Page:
Chemotherapy May Not Be Necessary for Intermediate-Risk, Early-Stage Breast Cancer

Excerpt:

“Women with early-stage breast cancer and an intermediate risk recurrence score from a 21-gene expression assay may be able to avoid chemotherapy, according to a retrospective study published in Cancer.

” ‘Through years of research discoveries, it became clear that we were overtreating many women with breast cancer, especially those with early-stage breast cancer,’ Carlos H. Barcenas, MD, assistant professor of breast medical oncology at The University of Texas MD Anderson Cancer Center, said in a press release. ‘In addition to chemotherapy’s obvious side effects, there were also long-term complications for these women as survivors.’ ”

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No Benefit Observed From Combined Irradiation in Intermediate-Risk Prostate Cancer

Excerpt:

“The addition of external-beam radiotherapy (EBRT) to interstitial brachytherapy failed to reduce prostate cancer progression compared to brachytherapy alone in men with intermediate-risk disease, interim data from a randomized trial showed.

“The 5-year freedom from progression was 84.5% with combined-modality radiotherapy and 85.6% with prostate brachytherapy alone. The odds ratio (OR) for brachytherapy versus combined radiotherapy was 1.09 after a median follow-up of 7.7 years, a difference that did not achieve statistical significance for efficacy or meet the prespecified statistical value to stop the trial for futility.”

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Intermediate Risk Prostate Cancer May Be Well Controlled with Brachytherapy Alone

Excerpt:

“For men with intermediate risk prostate cancer, radiation treatment with brachytherapy alone can result in similar cancer control with fewer long-term side effects, when compared to more aggressive treatment that combines brachytherapy with external beam therapy (EBT), according to research presented today at the 58th Annual Meeting the American Society for Radiation Oncology (ASTRO).”

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SBRT Offers Prostate Cancer Patients High Cancer Control and Low Toxicity in Fewer Treatments

Excerpt:

“High dose stereotactic body radiotherapy (SBRT) for men newly-diagnosed with low- or intermediate-risk prostate cancer results in shorter treatment times, low severe toxicity and excellent cancer control rates, according to research presented today at the 58th Annual Meeting of the American Society for Radiation Oncology (ASTRO). The study is the first large, multi-institutional study of SBRT in prostate cancer with long-term follow-up.”

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'Very Big Deal': NCCN Okays Watching More Prostate Cancer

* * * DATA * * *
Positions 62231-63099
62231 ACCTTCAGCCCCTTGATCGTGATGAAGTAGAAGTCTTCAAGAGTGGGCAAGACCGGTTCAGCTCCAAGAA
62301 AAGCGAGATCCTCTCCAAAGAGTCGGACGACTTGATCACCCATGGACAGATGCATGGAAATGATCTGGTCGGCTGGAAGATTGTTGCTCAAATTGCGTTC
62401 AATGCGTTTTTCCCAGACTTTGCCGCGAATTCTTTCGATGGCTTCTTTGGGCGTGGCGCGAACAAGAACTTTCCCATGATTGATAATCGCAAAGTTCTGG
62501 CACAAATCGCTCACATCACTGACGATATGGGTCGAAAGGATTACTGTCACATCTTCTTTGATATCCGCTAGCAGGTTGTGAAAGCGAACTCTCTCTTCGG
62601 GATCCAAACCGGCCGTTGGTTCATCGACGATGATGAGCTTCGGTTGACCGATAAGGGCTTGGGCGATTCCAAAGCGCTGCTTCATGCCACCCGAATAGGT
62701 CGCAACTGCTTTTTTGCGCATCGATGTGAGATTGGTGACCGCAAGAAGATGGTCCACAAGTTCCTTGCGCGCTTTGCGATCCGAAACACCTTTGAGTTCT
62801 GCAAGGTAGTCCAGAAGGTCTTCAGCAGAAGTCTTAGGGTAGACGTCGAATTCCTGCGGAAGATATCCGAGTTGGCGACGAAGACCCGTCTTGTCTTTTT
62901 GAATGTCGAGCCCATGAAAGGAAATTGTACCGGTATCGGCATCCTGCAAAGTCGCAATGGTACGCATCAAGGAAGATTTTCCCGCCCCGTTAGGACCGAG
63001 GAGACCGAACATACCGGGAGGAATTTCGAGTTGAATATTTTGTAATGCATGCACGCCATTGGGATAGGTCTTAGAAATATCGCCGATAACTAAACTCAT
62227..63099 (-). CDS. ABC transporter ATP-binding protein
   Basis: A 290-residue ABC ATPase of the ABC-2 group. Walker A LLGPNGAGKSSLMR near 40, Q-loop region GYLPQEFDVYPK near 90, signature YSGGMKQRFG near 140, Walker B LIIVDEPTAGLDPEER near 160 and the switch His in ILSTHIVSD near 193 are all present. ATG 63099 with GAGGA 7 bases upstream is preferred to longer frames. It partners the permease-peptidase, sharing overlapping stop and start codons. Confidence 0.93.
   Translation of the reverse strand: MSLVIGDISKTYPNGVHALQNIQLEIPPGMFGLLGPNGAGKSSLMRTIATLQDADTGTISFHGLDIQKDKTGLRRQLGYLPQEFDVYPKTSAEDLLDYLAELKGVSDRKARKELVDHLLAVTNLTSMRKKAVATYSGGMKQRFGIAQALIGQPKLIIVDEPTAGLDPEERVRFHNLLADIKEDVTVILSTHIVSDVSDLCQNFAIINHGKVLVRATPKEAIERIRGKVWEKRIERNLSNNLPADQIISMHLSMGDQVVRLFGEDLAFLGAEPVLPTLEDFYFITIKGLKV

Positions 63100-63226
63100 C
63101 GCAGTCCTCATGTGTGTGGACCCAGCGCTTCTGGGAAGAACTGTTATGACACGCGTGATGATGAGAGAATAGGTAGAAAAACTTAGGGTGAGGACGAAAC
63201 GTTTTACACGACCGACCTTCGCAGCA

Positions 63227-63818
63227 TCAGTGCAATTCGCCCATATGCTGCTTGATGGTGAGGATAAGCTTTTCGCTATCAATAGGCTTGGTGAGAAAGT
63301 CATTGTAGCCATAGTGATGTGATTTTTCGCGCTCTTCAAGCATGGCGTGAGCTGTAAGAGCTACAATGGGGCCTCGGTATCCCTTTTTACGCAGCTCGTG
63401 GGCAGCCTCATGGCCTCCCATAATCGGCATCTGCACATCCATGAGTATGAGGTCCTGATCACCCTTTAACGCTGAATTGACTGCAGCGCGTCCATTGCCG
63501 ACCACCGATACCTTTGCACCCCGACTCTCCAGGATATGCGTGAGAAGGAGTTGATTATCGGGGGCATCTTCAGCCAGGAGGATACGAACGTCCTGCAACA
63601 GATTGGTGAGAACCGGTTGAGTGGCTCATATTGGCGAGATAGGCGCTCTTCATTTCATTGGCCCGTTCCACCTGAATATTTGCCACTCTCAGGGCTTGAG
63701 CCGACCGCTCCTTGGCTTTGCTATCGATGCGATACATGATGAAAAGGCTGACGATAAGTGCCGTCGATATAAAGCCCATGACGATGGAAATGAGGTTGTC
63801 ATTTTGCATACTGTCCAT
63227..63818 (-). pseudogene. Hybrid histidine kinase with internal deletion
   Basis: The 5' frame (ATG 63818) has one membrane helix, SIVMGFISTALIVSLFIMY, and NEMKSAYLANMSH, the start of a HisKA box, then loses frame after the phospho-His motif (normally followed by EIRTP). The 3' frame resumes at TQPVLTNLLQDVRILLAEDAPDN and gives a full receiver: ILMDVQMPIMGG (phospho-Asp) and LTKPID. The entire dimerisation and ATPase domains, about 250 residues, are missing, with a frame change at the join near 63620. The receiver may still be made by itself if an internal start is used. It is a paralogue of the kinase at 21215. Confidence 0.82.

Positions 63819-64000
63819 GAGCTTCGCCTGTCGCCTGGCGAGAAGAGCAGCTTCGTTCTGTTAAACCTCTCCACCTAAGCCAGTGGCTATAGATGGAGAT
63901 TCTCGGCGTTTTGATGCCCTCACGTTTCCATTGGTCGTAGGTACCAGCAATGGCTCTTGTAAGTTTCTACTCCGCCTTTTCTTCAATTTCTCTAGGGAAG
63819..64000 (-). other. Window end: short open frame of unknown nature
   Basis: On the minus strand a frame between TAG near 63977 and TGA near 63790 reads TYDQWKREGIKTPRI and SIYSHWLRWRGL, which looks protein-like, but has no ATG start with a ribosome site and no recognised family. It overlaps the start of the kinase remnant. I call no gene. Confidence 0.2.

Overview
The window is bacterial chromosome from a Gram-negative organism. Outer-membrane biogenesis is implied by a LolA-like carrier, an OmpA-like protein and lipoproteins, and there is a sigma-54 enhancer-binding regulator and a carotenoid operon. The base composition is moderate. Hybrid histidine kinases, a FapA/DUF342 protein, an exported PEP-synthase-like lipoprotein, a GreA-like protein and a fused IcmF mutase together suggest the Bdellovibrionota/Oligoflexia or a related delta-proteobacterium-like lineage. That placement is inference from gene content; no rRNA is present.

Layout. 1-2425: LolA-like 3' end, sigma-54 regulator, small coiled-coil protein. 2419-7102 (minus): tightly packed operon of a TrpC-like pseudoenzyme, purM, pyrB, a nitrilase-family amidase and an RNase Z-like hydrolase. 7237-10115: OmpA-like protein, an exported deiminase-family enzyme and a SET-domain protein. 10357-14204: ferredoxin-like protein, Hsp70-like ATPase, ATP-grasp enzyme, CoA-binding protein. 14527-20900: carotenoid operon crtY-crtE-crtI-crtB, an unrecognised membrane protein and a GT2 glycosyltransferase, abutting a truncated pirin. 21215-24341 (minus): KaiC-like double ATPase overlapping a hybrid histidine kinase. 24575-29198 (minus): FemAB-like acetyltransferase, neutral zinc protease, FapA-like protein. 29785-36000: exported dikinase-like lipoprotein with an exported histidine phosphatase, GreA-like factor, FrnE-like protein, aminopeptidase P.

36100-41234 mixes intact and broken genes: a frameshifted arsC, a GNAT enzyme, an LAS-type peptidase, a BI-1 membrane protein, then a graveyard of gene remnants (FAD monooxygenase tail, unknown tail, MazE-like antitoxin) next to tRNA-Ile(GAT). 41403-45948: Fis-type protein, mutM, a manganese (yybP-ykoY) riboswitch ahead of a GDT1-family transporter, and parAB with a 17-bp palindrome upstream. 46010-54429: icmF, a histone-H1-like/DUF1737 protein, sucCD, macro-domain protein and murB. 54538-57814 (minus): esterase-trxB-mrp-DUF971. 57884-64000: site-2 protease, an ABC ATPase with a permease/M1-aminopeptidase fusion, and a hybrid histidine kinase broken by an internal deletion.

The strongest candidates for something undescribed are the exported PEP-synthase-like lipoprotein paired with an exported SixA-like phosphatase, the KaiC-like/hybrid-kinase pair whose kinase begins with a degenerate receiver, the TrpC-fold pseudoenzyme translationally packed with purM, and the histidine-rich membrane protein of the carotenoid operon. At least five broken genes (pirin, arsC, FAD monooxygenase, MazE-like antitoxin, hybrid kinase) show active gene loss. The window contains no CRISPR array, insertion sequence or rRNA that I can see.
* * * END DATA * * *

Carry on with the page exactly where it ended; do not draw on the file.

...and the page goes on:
“In a groundbreaking recommendation, the National Comprehensive Cancer Network (NCCN) has broadened the scope of prostate cancers that qualify for active surveillance in the United States to include men with ‘favorable’ intermediate-risk disease.

” ‘I think this is a very big deal,’ said James Mohler, MD, a urologist from Roswell Park Cancer Institute in Buffalo, New York, who is chair of the NCCN prostate cancer guideline panel.

“The recommendations of the NCCN are often followed by clinicians, insurers, and institutions, and the NCCN is the first major organization in the United States to make this recommendation.”


Increased Risk of Aggressive Prostate Cancer in Testicular Cancer Survivors

“Men with a history of testicular cancer had a nearly fivefold higher risk for later  developing prostate cancer than did men without a history of testicular cancer, including an increased risk for developing intermediate- and high-risk disease, according to the results of a case control study.

“ ‘Based on these findings, men with a history of testicular cancer should consider a discussion regarding the risks and benefits of prostate cancer screening with their physicians,’ said Mohummad Minhaj Siddiqui, MD, an assistant professor of surgery at the University of Maryland School of Medicine and director of urologic robotic surgery at the University of Maryland Marlene and Stewart Greenebaum Cancer Center.

“Siddiqui presented the results of the study (Abstract 177) at a press conference held in advance of the 2015 ASCO Genitourinary Cancers Symposium.

“Previous research has demonstrated that there is an increased rate of prostate cancer in men with a history of testicular cancer. Siddiqui and colleagues sought to determine if men with a history of testicular cancer also had an increased risk for intermediate- to high-risk prostate cancers.”


Study Provides Evidence for New Approaches to Prostate Cancer

“Monitoring prostate cancer (PC) by active surveillance (AS), with the expectation to initiate treatment if the cancer progresses, is a preferred initial option for men with low-risk PC and a life expectancy of at least 10 years. According to the results of a new study conducted at Brigham and Women’s Hospital (BWH), there is evidence to also support AS as an initial approach for men with favorable intermediate-risk of PC (men with no evidence of the cancer spreading beyond the prostate, a Gleason score of 3+4 or less and PSA, prostate-specific antigen, under 20). These findings are published online by JAMA Oncology.

” ‘We found that men with favorable intermediate-risk prostate cancer did not have significantly increased risks of death compared to men with low-risk prostate cancer,’ said Ann Caroline Raldow, MD, first author of the study and resident physician at BWH and the Harvard Radiation Oncology Program. ‘The clinical significance of our findings is that men with favorable intermediate-risk prostate cancer may also be able to avoid, or at least defer the side effects of, prostate cancer treatment, and enter an active surveillance program as an initial approach.’ “